adjustments are necessary to supplement coverage of the Census
basis data, to eliminate duplication of transactions recorded
elsewhere in the international accounts, and to value transactions
according to a standard definition. These adjustments also allow
for the goods trade totals to be summed with services
trade totals for a more accurate account of U.S. total trade.
three standard classification systems for merchandise trade:
Harmonized System (HS) - An international
classification system standardized between countries at a basic
6-digit level. Commodity classifications in the U.S. are given
in two publications, one for exports and one for imports:
International Trade Classification (SITC) -
A statistical classification of the commodities entering external
trade designed to provide the commodity aggregates needed for
purposes of economic analysis and to facilitate the international
comparison of trade-by-commodity data.
American Industry Classification System (NAICS) - A consistent
system for economic analysis across the three North American Free
Trade Agreement partners: Canada, Mexico and the United States.
NAICS is built on a production-oriented or supply-based conceptual
framework in that establishments are grouped into industries according
to similarity in the processes used to produce goods or services.
NAICS is a 6-digit hierarchical coding system. The first two digits
of the code designate the sector that represent general categories
of economic activities, the third designates the sub-sector, the
fourth digit designates the industry group, the fifth digit designates
the NAICS industry, and the sixth digit designates the national
The U.S. Bureau of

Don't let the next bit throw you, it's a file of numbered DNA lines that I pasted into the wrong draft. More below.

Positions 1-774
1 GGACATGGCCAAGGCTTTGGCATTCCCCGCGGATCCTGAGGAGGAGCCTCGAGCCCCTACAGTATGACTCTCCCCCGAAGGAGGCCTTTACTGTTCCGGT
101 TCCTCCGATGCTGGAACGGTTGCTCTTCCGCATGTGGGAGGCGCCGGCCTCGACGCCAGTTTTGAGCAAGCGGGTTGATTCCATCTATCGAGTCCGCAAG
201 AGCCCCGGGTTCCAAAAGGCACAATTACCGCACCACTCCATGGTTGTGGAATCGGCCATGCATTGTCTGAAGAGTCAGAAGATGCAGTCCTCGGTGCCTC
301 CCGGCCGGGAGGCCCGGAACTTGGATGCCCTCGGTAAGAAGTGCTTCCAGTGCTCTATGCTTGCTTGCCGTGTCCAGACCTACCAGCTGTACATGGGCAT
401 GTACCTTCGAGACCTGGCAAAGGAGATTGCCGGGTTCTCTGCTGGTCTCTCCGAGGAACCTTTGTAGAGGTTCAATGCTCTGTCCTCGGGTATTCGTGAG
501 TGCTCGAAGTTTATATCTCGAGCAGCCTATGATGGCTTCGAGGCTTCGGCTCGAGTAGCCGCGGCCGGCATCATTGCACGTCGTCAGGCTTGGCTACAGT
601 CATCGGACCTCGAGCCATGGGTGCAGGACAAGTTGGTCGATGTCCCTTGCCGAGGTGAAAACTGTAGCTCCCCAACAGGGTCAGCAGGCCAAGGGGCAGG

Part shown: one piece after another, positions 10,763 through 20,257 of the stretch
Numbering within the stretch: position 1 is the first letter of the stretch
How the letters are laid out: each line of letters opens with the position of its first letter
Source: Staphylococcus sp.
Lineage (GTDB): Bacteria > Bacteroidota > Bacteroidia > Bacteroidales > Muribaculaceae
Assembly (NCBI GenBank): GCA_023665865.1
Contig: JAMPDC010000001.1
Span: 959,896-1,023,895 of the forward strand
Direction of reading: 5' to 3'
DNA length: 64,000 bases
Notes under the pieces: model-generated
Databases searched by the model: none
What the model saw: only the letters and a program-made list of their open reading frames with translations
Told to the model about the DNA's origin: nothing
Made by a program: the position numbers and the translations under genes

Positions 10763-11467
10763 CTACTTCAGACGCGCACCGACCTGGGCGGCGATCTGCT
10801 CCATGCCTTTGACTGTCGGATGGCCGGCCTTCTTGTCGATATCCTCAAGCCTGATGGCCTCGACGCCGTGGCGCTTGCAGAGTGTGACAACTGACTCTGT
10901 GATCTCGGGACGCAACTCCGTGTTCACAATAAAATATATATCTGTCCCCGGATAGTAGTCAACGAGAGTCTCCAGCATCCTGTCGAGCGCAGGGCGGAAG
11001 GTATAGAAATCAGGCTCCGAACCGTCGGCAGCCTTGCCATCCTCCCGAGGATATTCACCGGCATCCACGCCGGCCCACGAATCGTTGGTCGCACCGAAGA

Economic Analysis collects and compiles U.S. services import
and export statistics. These are released in a monthly press release,
International Trade in Goods and Services report (FT900).
The services statistics are estimates of services transactions
between foreign countries and the 50 states, the District of Columbia,
Puerto Rico, the U.S. Virgin Islands, and other U.S. territories
and possessions. Unlike trade in goods, which is closely tracked
through the submission of Shipper's
Export Declarations, services trade calculations are based
on quarterly, annual, and benchmark surveys and partial information
generated from monthly reports. Services trade totals are then
estimated from these survey results. Limited country or area detail
is available due to the lack of adequate source data upon which
to base estimates.
- Travel - Purchases of services and goods by
U.S. travelers abroad and by foreign visitors to the United
- Passenger Fares - Receipts consist of fares
received by U.S. carriers from foreign residents for travel
between the United States and foreign countries and between
two foreign points. Payments consist of fares paid by U.S.
residents to foreign carriers for travel between the United
States and foreign countries.
- Other Transportation - Charges for the transportation
of goods by ocean, air, waterway, pipeline, and rail carriers
to and from the United States.
- Royalties and License Fees - Transactions
with foreign residents involving intangible assets and proprietary
rights, such as the use of patents, techniques, processes,
formulas, designs, know-how, trademarks, copyrights, franchises,
and manufacturing rights.
- Other Private Services - Transactions with
affiliated foreigners, for which no identification by type
is available, and of transactions with unaffiliated foreigners.
- Transfers Under U.S. Military Sales Contracts (exports
only) - Exports of goods and services in which U.S.
military agencies participate. Includes both goods (such as
equipment) and services (such as repair services and training)
that cannot be separately identified.
- Direct Defense Expenditures (imports only)
- Expenditures incurred by U.S. military agencies abroad,
including expenditures by U.S. personnel, payments of wages
to foreign residents, construction expenditures, payments
for foreign contractual services, and procurement of foreign
goods. Includes both goods and services that cannot be separately
- U.S. Government Miscellaneous Services - Transactions
of U.S. government nonmilitary agencies with foreign residents.
Most of these transactions involve the provision of services
to, or purchases of services from, foreigners; transfers of
some goods are also included.